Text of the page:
It is midnight Thursday and I am standing in a field setting up a tent. Why? you ask. Because camping with tens of thousands of people is the only way to experience England’s Download festival. Three days of alcohol, mud and music. As I missed my train from Birmingham that afternoon, I am now setting up my tent in darkness.
After a whole lot of swearing and a few hours sleep, I was up and about checking out my surroundings. A sea of tents stretched forever. After some breakfast beers and some breakfast food, I wandered over to the arena. And by wandered I mean it took 20 minutes of solid marching to get there from the campsite. Once inside the arena, I grabbed a pint of cider, as it was the coldest beverage served and made my way to the main stage to catch Powerman 5000. The arena is set up like a giant amphitheatre, so no matter where you stood you could see the stage. People were sprawled out on picnic blankets, drinking pints and screaming along to “Drop the Bombshell”, frontman Spider One sneering and spitting like Billy Idol. The crowd loved the early morning racket.
After Powerman 5000, English upstarts Skindred – who were recently in Australia for Soundwave – had tens of thousands of punters clapping and cheering along. Playing a few tracks off their new album Kill The Power, the quartet then turned it up with a surprise Harlem Shake and Newport Helicopter, which saw ten thousand people waving the shirts in the air. They closed with “Warning Warning” and a monstrous mosh pit.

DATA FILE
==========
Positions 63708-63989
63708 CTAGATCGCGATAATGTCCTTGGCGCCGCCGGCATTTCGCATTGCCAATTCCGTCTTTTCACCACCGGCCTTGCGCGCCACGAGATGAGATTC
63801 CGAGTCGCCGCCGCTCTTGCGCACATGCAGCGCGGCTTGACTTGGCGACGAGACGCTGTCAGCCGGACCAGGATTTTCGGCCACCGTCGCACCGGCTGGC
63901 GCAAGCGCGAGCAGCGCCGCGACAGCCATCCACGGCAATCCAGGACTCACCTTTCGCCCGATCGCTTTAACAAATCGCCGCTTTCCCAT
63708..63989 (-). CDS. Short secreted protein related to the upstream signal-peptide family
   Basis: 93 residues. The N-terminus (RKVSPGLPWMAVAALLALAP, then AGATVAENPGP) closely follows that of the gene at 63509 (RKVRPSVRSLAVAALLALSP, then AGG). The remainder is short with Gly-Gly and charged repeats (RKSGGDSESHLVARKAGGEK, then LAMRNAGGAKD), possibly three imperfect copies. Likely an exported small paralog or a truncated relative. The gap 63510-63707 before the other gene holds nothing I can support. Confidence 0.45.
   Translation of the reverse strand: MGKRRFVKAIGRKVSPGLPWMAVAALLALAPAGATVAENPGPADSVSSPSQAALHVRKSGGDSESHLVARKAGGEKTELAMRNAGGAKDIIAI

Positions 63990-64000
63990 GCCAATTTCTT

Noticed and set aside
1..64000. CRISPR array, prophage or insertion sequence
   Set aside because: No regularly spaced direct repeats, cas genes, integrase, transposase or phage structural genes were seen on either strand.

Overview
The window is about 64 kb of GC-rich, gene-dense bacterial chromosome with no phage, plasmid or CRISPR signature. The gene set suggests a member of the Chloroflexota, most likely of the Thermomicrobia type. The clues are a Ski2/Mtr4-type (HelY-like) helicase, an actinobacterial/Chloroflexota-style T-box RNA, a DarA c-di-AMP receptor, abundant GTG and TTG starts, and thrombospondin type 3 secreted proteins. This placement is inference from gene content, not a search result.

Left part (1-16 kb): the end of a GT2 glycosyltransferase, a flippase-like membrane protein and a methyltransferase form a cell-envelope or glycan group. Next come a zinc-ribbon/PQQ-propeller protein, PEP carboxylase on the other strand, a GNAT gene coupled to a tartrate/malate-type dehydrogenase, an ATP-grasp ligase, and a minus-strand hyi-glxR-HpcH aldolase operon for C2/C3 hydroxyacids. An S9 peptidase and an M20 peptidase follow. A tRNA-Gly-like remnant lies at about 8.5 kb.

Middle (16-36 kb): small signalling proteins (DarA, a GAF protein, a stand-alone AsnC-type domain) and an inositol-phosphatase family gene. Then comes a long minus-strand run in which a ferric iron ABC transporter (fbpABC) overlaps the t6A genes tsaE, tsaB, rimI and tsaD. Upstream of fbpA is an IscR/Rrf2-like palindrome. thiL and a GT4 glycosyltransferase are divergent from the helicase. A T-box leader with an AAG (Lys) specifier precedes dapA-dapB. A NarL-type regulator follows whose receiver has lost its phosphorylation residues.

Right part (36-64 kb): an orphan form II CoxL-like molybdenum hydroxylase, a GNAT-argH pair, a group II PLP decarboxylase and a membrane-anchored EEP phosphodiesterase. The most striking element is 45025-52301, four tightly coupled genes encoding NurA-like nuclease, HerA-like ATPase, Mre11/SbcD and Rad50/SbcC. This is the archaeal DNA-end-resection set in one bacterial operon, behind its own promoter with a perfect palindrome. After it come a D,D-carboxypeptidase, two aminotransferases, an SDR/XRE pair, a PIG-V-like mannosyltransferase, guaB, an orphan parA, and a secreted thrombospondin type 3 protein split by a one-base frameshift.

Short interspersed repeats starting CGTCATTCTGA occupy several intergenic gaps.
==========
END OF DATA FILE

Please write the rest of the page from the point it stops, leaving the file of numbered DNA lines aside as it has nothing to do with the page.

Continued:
The first of two Australian acts on the mega bill were The Amity Affliction, who tore up the stage in true Aussie style. A solid mix of new and old tracks including new single “Pittsburgh” and closing anthem “Open Letter”. Back on the main stage Zakk Wylde’s Black Label Society were decimating ears with a humongous stack of Marshall amps. The sound quality was perfect and the natural amphitheatre on which the main stage was placed meant that no matter where you stood, that guitar tone pulsated in your chest. The biggest crowd reaction went to “The River”, a massive song with a massive amount of crowd vocals.
Royal Blood, the English two piece making waves on Triple J right now ripped up the side stage. Short, fast and loud, “Little Monster” and “Out of the Black” had the tent completely overflowing. Back on the main stage, symphonic power metal outfit Within Temptation were trying to burn the stage down with a monster production of fire and flames. Frontwoman Sharon den Adel prowled the stage and walkway with a huge presence and amazing vocal range, as well as looking mighty fine in tight black leather.